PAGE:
Sunday, 15 February 2009

Beware crispation and distance creepage

I love the instruction manual for my laminator. I read it every time I use the laminator, because the expressions in it always make me smile. “In order to avoid crispation, please don’t insert the open side of the pouch into the laminator first”. “Crispation” is such an evocative word, it should be a real one. “Please re-laminate if the lamination is not very well for the first time”. After “accomplishment of lamination”, “book, file or other heavy things can make it more flat and good-looking”.

“As to the smutch on the covers of machine, please wipe them off by wet cloth.” “To avoid the danger of distance creepage, please don’t place the machine in wet conditions”. That last one’s got me. I wonder what they mean by “distance creepage”? I picture some poor guy sitting there with his Chinese-English dictionary scratching his head as he searches for the right word.

I take my hat off to him. His English is a hell of a lot better than my Chinese. I still find it amusing, though.

Picking the right word is often difficult, even in your native language. Roget would have been out of a job otherwise. I bet I’d be a rich woman if I had a dollar for every time a writer agonised over a word choice. Creep or sneak? Blue or azure?

So many words mean almost the same thing – but not quite. If you call a talkative character garrulous you project a very different image than if you say they’re chatty. And is she a female or a girl, broad, sheila, gal, lady, chick or woman?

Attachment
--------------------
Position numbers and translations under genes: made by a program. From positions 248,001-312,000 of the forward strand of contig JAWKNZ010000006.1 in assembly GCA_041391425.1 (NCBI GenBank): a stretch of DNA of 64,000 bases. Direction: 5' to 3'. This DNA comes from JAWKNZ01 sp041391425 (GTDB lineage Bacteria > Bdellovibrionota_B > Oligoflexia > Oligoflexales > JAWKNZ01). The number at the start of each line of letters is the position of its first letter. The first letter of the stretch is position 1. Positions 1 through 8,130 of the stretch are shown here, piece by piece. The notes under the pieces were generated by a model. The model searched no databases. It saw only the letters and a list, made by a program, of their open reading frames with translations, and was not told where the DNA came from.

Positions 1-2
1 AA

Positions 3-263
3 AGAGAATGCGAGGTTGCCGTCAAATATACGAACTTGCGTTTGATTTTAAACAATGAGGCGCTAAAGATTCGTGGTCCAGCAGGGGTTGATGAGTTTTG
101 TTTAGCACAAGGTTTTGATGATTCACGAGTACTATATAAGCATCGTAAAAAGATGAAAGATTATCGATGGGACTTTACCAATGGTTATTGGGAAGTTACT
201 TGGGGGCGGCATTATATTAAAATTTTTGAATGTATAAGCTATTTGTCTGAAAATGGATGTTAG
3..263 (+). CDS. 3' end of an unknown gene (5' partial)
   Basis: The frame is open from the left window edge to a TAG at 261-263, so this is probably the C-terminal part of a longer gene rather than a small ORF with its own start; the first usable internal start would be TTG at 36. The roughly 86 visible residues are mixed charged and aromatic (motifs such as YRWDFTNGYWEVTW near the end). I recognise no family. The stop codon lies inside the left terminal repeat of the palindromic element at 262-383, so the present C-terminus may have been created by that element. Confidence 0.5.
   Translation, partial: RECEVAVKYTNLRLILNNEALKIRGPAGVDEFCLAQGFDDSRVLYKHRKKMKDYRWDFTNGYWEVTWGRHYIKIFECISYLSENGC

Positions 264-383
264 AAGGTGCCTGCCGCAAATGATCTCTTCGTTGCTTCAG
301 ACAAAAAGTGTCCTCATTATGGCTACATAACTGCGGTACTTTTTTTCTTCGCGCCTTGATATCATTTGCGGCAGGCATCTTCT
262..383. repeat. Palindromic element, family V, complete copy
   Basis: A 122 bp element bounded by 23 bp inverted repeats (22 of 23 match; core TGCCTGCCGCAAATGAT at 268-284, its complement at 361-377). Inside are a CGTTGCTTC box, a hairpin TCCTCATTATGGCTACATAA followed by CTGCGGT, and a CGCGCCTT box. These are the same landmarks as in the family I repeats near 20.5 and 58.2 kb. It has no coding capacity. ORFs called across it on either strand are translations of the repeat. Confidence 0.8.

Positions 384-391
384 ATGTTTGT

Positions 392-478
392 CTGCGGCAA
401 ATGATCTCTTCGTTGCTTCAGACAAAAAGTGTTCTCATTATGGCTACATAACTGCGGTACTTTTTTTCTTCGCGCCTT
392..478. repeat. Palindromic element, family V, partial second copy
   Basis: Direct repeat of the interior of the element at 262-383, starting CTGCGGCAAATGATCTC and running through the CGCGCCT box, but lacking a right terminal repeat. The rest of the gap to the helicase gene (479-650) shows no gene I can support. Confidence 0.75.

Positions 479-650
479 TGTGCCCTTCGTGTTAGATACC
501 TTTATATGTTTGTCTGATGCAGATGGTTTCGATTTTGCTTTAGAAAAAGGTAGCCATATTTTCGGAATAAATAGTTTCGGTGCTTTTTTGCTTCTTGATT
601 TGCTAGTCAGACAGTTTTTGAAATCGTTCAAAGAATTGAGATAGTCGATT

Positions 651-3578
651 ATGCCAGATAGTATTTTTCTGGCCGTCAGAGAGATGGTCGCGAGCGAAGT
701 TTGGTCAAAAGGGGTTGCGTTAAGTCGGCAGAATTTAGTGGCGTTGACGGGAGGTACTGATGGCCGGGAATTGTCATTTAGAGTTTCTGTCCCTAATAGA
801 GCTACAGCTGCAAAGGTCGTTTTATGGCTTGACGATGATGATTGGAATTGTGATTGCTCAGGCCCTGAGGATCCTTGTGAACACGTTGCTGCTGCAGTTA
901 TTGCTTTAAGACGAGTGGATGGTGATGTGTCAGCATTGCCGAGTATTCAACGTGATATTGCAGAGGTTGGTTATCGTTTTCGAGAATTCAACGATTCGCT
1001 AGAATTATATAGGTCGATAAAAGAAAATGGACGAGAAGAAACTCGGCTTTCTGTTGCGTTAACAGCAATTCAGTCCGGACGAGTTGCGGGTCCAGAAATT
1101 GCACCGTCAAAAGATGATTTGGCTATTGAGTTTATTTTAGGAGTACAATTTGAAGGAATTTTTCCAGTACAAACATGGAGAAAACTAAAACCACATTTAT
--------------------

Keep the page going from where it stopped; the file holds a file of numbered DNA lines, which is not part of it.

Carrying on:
The nuances of word choice are a great tool for a writer. I’m still learning to adapt my word choices to my point of view character. Clearly a Harvard professor has a different vocabulary to a five-year-old, or an old lady or a migrant fruit-picker. In direct speech I’ve always tried to show such differences. But until a year ago or so my brain hadn’t quite cottoned on to the fact that the rest of the narration should also show these differences if I was really deeply in the character’s point of view. My general narration tended to sound like me.

You’d think with all the books I’ve read that this would have been a no-brainer, but no. Finally someone hit me with the clue stick, and it’s improved my writing, though it’s still something I have to work at. Particularly when the differences between characters are not so obvious as Harvard professor versus five-year-old. It’s a bit harder to show the differences between three career women of similar age, say, or a group of kids who go to the same school. Or, in my case, a group of blood mages. I keep trying, though, because those books where all the characters sound exactly the same annoy me, and I don’t want to write one myself!

Of course it’s easier if one or more characters has a distinctive way of speaking. Maybe I need a character who sounds like my laminator manual.

“Caution, when dragon is in nearness – avoid crispation!”


  1. I really have to avoid reading Pecked by Ducks when I have insomnia. Here I am in the middle of the night trying not to wake up Goldibear by laughing out loud. Avoid crispation indeed!

  2. I also adore the word "smutch."

    The other thing to remember about voice is that not all Harvard professors sound alike, and each five-year-old has a unique voice. Just to make things even more complicated!


  3. Pandababy -- "Avoid crispation" is definitely my favourite bit!

    Jenn -- exactly! It certainly makes things challenging.